Metropolitan transportation planning

What is a MPO?

A metropolitan planning organization (MPO) is an organization of elected officials in urbanized regions with 50,000 or more population. MPOs provide a forum for local decision-making on regional transportation issues. The policy for the metropolitan planning process is to promote consistency between transportation improvements and state and local planned growth and economic development patterns.

As a condition for receipt of federal capital or operating assistance, MPOs must have a continuing, cooperative, and comprehensive transportation planning process. MPOs cooperate with the state in developing transportation plans and programs for the urbanized area (UZAs). This transportation planning process results in plans and programs consistent with the UZA’s comprehensive planned development. In addition, the plans provide for the development of transportation facilities (including pedestrian walkways and bicycle facilities) and serve as an intermodal system for the state, metropolitan areas, and the nation.

MPO planning functions are carried out in cooperation with state and local agencies. A MPO can contract staff from other agencies to perform specific elements in the planning process. This cooperative transportation decision-making process provides a forum for member jurisdictions to discuss regional transportation issues and plan transportation improvements.

Washington MPO and Metropolitan Planning Areas (MPA) Map (JPG 743KB)

Unified planning work program (UPWP)

The MPOs and RTPOs are responsible for developing Unified Planning Work Programs (UPWPs). The UPWP covers a one or two fiscal year period and includes transportation planning priorities facing the metropolitan and/or regional area.

The Federal Highway Administration (FHWA) and the Federal Transit Administration (FTA) must approve MPO UPWPs in order for MPOs to be eligible for federal planning funds and to accomplish the work in their UPWP.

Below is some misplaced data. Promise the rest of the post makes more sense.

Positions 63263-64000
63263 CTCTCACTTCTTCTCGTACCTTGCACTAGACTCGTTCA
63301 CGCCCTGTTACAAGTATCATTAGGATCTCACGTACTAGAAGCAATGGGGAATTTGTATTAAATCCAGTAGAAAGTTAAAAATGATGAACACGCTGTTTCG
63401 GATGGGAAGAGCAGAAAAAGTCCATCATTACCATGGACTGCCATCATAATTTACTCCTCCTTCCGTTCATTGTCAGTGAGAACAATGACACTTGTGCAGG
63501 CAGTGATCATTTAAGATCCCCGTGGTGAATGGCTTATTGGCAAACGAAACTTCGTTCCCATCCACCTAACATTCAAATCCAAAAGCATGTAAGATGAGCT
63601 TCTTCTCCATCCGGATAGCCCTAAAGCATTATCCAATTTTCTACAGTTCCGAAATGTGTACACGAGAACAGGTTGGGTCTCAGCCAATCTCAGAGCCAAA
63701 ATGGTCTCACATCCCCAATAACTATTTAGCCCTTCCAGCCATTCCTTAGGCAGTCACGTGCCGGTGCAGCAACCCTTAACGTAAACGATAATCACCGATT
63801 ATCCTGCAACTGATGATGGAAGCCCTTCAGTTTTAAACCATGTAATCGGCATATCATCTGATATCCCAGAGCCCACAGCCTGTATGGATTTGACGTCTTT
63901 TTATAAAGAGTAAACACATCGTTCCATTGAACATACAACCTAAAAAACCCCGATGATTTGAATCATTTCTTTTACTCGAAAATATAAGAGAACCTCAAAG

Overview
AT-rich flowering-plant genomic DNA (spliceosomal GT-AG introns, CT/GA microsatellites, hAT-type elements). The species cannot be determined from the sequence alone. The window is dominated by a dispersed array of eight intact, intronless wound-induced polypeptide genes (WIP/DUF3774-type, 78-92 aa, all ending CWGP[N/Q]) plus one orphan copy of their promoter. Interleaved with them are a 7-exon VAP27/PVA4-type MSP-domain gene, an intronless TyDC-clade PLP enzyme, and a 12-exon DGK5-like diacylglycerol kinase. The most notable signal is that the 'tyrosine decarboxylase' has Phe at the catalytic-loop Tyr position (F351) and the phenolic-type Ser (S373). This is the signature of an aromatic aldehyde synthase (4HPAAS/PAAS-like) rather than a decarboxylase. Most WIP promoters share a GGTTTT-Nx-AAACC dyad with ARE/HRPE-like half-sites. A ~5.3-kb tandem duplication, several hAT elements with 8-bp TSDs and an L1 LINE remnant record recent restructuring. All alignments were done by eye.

Transportation Improvement Program (TIP)

Transportation Improvement Program (TIP) amendments are reviewed monthly for adherence to federal rules by WSDOT’s Multimodal Planning Division and Local Programs Division. TIP amendments are then approved by the Secretary of Transportation for inclusion into the Statewide Transportation Improvement Program (STIP). The projects in the MPO TIPs are included in the STIP, which is approved by the FHWA and the FTA.

Relationship to regional transportation planning organizations (RTPOs)

In 1990, the Washington state Legislature passed the Growth Management Act (GMA) authorizing the Regional Transportation Planning Program. This program, contained in Part 3 of the act (RCW 47,80), created a formal mechanism, regional transportation planning organizations (RTPOs), for local governments and the state to coordinate transportation planning for regional transportation facilities. RTPOs are formed through voluntary association of local governments within a county or within geographically contiguous counties and are available to all counties and cities statewide.

In areas of the state where an MPO exists, state law requires RTPOs to be the same organization as the designated MPOs. This integrates the RTPO program with the MPO program in UZAs. The RTPO program extends transportation planning to rural areas not currently covered by the federal program, thus establishing a regional framework for planning in Washington.

RTPOs are required to create a transportation policy board. The board’s primary functions are to provide policy direction to the RTPO, and to have representation of major transportation employers within the region, WSDOT, transit districts, port districts, and member cities, towns, and counties within the region.



Gabe Philips, Tribal and Regional Planning